January 03, 2005
"I thought about writing [a book], until I realized that students, especially teens, don't read them. But they're always online. So I thought, rather than a book, why not a Web site?"
And just like that, violinmasterclass.com was born.
It took Kurt Sassmannshaus, chairman of the string department at the University of Cincinnati College-Conservatory of Music three years of intensive work to bring it online this past September.
The site uses video to show rather than tell.
Barrymore Laurence Scherer (what a great name), who studied the violin briefly in his youth, raved about the site in last Thursday's Wall Street Journal, noting that among the wonderful things about it is the fact that you can repeat a lesson ad infinitum.
Just try that with your teacher.
Each facet of violin technique forms a separate lesson on the website.
Exercises are provided for beginner, intermediate, and advanced levels, as well as master-class demonstrations.
Amazingly, the site is free to all visitors.
Sassmannhaus said this was extremely important, "because a 12-year-old in China or Eastern Europe doesn't have a Visa card in his pocket sign up for a subscription."
The site's going to be translated into as many languages as possible.
It's been a smash hit: over four million hits since its September launch.
Here's the article.
- Bowing to Technology: Fiddling in Cyberspace
Of all string instruments in classical music, the violin is king.
Such great composers as Bach, Mozart and Johann Strauss II were violinists, and numerous great violinists were also accomplished composers, from Baroque master Giuseppe Tartini to Nicolo Paganini, Pablo Sarasate and Fritz Kriesler.
In every era, leading violinists wrote instructional treatises that codified the most advanced playing technique of their time - Mozart's father, Leopold, wrote a standard one, and major 20th-century works include volumes by Karl Flesch and Ivan Galamian.
Kurt Sassmannshaus, chairman of the string department at the University of Cincinnati College-Conservatory of Music, knows them all.
An internationally revered teacher, he was flying to judge a Texas competition in 2001 when he conceived of launching the venerable art of violin instruction into cyberspace.
"Because progress in the field since Flesch's and Galamian's time warranted a new book, I thought about writing one, until I realized that students, especially teens, don't read them. But they're always online. So I thought, rather than a book, why not a Web site?"
After three years of intensive work - funded by a substantial grant from the Dorothy & Richard Starling Foundation of Houston - www.violinmasterclass.com was launched in September.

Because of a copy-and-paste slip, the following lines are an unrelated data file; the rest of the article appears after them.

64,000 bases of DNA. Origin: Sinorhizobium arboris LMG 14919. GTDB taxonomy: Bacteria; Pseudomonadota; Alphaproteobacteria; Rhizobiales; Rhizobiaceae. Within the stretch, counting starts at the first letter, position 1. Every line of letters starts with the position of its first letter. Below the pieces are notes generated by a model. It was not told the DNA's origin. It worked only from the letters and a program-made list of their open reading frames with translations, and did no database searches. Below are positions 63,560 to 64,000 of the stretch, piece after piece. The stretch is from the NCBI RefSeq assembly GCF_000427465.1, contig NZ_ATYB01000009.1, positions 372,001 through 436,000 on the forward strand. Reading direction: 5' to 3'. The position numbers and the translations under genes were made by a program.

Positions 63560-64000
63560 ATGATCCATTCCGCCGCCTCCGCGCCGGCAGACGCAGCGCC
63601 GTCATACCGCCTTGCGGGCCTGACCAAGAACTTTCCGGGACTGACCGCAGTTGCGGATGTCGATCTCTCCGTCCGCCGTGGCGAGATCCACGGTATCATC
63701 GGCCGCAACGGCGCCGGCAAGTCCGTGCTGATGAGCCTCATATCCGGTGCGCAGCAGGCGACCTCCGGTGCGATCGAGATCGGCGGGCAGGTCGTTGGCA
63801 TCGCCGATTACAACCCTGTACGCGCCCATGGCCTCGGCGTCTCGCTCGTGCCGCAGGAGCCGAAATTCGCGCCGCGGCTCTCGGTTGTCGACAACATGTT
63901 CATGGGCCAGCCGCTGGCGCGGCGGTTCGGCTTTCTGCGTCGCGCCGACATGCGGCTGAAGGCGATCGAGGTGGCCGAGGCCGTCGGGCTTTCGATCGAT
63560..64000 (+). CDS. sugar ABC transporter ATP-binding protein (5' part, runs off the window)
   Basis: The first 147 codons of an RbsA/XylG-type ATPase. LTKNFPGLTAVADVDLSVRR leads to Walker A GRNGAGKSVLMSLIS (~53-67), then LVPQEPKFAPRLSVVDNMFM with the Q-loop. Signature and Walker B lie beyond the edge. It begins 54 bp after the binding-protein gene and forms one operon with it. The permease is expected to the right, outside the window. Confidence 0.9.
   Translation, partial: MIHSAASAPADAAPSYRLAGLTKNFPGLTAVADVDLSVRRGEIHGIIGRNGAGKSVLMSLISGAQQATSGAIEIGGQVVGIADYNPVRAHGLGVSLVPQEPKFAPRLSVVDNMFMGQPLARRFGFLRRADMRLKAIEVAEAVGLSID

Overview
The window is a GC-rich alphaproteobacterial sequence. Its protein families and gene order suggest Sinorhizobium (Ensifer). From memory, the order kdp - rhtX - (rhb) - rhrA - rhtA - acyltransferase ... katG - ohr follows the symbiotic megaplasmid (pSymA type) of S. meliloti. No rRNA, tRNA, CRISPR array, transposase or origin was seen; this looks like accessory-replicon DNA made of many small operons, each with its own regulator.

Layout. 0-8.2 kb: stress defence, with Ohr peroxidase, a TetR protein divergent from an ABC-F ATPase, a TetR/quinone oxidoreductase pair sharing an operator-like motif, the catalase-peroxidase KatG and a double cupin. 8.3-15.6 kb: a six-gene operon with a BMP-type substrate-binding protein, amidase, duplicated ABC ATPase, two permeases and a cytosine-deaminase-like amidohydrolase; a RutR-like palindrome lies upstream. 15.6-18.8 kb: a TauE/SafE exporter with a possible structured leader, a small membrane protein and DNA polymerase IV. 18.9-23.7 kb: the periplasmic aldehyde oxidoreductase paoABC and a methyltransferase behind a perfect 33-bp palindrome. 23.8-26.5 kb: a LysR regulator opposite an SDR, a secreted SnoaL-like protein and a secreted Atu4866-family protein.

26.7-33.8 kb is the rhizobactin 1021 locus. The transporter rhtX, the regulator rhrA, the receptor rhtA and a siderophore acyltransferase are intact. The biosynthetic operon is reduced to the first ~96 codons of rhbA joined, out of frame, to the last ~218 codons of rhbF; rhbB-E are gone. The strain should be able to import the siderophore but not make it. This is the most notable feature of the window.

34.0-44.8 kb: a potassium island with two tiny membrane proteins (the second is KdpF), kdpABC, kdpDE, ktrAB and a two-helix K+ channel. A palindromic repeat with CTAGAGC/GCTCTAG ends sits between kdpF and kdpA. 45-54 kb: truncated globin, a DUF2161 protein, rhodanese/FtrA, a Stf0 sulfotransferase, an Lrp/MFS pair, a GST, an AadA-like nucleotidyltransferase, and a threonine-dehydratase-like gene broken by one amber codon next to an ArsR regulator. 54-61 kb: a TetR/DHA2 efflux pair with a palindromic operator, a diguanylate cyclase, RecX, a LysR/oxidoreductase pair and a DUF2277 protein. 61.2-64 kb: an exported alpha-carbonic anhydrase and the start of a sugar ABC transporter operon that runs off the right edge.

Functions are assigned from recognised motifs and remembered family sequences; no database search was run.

This is a compelling application of modern Web technology to a fundamental aspect of music, one that presses that educational hot button, "distance learning." Prof. Sassmannshaus observes that "physical motions involved in violin playing are always difficult to describe in print.
But with film, the motions can be demonstrated visually to students."
These motions include everything from correct hand positions for a good vibrato to the subtle right-arm and hand positions necessary for bow up and down in order to trill continuously on a note.
Those familiar with the intimacy of the teacher-student relationship in music may wonder how the nuances of violin technique can be taught at long distance.
Prof. Sassmannshaus responds that "the site is intended to supplement a student's actual teacher, not as a teacher substitute."
Having studied the violin briefly in my youth - albeit with little hope of rivaling a Jack Benny let alone a Jascha Heifetz - I was particularly eager to put Prof. Sassmannshaus's invention through its paces.
Melissa Godoy, the site's producer, and the director of each video segment, says that: "We designed it to be very appealing to young people, with elegant warm colors, and visual shapes, so that your eyes don't get tired using it."
While download times for the streaming videos depend upon the speed of your computer and Internet connection, the site is very easy to navigate.
And with a click of the mouse you can repeat instructional demonstrations infinitely.
Every facet of violin technique forms a separate lesson, starting with the basics: how to stand, and how to hold the violin and the bow; how to determine the proper size violin for a student, and how to determine whether to use a chin rest or shoulder rest.
The lessons are presented on an easily navigable menu, covering techniques for the right and left hands, from bowing and vibrato to tasty virtuosic effects such as double stops (playing two notes at once) and harmonics (high, flute-like tones made by partially stopping a string with light finger pressure).
The lessons involve students of all levels - those who log on are not only shown highly accomplished musicians in the advanced stages, but also relatively inexperienced peers working under Prof. Sassmannshaus's encouraging eye.
Each technique is defined, with exercises for beginner, intermediate and advanced levels, as well as master-class demonstrations.
Prof. Sassmannshaus has devised this lesson plan with exceptional care and logic, placing each lesson into the context of a finished performance.